When I was a kid my Granddad took me on a little aluminium boat to an overgrown island where we tracked the wild horses of Currituck, North Carolina. It was incredible. We got to see a foal just yards away, and I was totally amazed. They seemed so majestic out there with no fences, totally free. I never forgot that experience.
So when I got the opportunity to work as the writer on an advertising campaign for North Carolina tourism, that memory kept inching its way back up. It was something personal that became work. Memories that morphed into words. I think often the best, most authentic work is personal.
I was around horses before I can even remember. As a little girl I had my own pony, Patches, who gave me some of the happiest and most heartbreaking moments of my life.
There’s just something about a horse. All you have to do stand near them, and you can feel the power and emotion. Two souls become one.
Telling the story of North Carolina’s wild horses was important for me because it’s one of the most unique and memorable adventures found here. I just had to share it. So as it turns out, we got the opportunity. And I got to follow along with a world renowned photographer and the herd manager as we tracked the wild horses of Corolla. Wow. Lucky me. Now two incredible, unforgettable experiences. I saw many horses this time. Some were more hidden in the fields while others walked alongside tourists on the beach. Though flowing freely, their sun-kissed mane almost looked styled. With confidence founded in freedom, they seemed unshakable and often looked right at me. Right into me.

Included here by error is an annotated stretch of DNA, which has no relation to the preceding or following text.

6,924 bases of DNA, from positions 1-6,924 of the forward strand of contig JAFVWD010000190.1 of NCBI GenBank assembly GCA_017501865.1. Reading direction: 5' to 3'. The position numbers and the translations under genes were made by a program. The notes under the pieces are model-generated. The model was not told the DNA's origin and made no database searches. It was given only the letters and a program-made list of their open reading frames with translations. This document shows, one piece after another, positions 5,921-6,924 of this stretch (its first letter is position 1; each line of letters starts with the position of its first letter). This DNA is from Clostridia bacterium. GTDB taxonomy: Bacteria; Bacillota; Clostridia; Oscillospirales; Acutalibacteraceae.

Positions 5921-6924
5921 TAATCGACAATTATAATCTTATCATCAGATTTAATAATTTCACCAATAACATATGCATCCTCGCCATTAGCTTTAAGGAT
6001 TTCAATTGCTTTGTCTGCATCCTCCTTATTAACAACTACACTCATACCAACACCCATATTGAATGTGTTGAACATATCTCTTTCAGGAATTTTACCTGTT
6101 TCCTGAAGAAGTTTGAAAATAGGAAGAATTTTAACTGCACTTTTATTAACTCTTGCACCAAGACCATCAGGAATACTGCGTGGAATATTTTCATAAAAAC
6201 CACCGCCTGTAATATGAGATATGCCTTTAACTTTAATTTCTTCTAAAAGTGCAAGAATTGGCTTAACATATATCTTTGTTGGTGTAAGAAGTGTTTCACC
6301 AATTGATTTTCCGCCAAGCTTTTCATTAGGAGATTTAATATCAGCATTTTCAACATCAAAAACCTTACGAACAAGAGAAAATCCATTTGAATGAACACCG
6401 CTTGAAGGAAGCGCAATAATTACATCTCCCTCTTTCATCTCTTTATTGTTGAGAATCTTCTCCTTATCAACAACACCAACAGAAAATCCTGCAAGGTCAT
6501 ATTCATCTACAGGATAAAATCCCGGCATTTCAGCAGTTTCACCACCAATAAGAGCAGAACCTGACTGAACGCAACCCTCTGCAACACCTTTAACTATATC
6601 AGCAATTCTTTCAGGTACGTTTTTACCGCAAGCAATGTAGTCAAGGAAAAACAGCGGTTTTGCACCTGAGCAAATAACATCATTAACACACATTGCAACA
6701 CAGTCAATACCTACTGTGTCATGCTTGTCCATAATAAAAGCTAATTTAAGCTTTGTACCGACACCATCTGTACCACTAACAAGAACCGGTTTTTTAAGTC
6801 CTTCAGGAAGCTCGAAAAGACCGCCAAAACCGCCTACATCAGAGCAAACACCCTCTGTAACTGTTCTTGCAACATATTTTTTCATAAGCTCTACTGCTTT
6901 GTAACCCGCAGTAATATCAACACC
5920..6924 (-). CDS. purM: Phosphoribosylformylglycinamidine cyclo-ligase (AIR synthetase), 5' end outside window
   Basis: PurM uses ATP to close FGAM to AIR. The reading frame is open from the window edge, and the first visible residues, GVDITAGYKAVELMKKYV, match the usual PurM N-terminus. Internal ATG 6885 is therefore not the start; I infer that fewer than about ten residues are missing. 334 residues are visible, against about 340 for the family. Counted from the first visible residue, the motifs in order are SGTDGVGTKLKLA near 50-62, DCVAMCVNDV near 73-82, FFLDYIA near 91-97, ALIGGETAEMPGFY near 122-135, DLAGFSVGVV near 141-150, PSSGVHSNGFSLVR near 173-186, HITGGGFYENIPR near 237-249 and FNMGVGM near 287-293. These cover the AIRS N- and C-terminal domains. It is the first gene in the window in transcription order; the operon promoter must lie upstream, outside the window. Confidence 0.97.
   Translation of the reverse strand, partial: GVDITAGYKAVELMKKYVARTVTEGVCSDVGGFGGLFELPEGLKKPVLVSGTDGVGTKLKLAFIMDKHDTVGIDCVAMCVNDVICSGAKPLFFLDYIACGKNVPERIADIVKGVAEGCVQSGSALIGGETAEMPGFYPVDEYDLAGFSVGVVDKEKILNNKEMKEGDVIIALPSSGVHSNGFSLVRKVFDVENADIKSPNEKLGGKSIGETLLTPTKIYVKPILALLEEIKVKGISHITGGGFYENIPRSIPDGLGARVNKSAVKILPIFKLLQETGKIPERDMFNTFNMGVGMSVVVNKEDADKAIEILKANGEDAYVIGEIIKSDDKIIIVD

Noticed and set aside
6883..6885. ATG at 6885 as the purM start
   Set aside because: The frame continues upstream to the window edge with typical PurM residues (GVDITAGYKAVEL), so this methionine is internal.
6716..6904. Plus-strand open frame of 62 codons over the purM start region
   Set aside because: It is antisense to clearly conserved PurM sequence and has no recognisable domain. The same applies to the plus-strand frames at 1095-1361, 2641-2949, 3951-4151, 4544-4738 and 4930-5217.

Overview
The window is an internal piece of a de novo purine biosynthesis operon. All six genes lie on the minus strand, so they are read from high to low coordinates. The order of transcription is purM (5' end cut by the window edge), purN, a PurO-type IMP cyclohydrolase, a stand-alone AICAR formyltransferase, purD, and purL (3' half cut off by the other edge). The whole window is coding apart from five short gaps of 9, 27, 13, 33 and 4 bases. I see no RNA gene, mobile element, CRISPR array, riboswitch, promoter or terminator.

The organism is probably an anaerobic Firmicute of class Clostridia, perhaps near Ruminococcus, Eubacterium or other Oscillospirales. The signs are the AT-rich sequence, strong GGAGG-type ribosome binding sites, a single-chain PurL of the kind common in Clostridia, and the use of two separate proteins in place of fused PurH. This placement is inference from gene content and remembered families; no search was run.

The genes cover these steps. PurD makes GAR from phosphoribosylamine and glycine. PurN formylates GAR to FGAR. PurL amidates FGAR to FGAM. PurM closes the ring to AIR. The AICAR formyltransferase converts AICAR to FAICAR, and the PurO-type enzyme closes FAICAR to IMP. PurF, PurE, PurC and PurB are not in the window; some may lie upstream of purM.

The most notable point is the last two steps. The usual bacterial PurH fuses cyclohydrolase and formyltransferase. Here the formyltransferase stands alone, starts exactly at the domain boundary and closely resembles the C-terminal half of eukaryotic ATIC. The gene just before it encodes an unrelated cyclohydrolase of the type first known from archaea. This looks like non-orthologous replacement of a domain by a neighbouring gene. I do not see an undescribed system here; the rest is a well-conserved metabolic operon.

I even had my own once in a liftime moment when a stallion climbed down from the top of a sand dune to whisper something in my ear. While I tried to respect the 50 foot distance rule, apparently he hadn’t read the brochure. And what he had to say was pretty important. But that’s all I can say.
Like most animals I’ve ever known, their eyes were deep and soulful. Pulling you in with every glance and head toss. The massive and rolling sand dunes felt like I was on another planet while the ocean grounded me.
Everywhere I looked, there was gold. Golden light that cast a halo behind their fuzzy coat. Golden oats in the fields. Golden sand beneath my feet. It was magical. They were free, but I was captured. So of course I took lots of photos and put them together in the short video below.
Many of these photos I took looking over the shoulder of one of the best (and nicest) photographers in the world while several others were only seen by me. And now – you.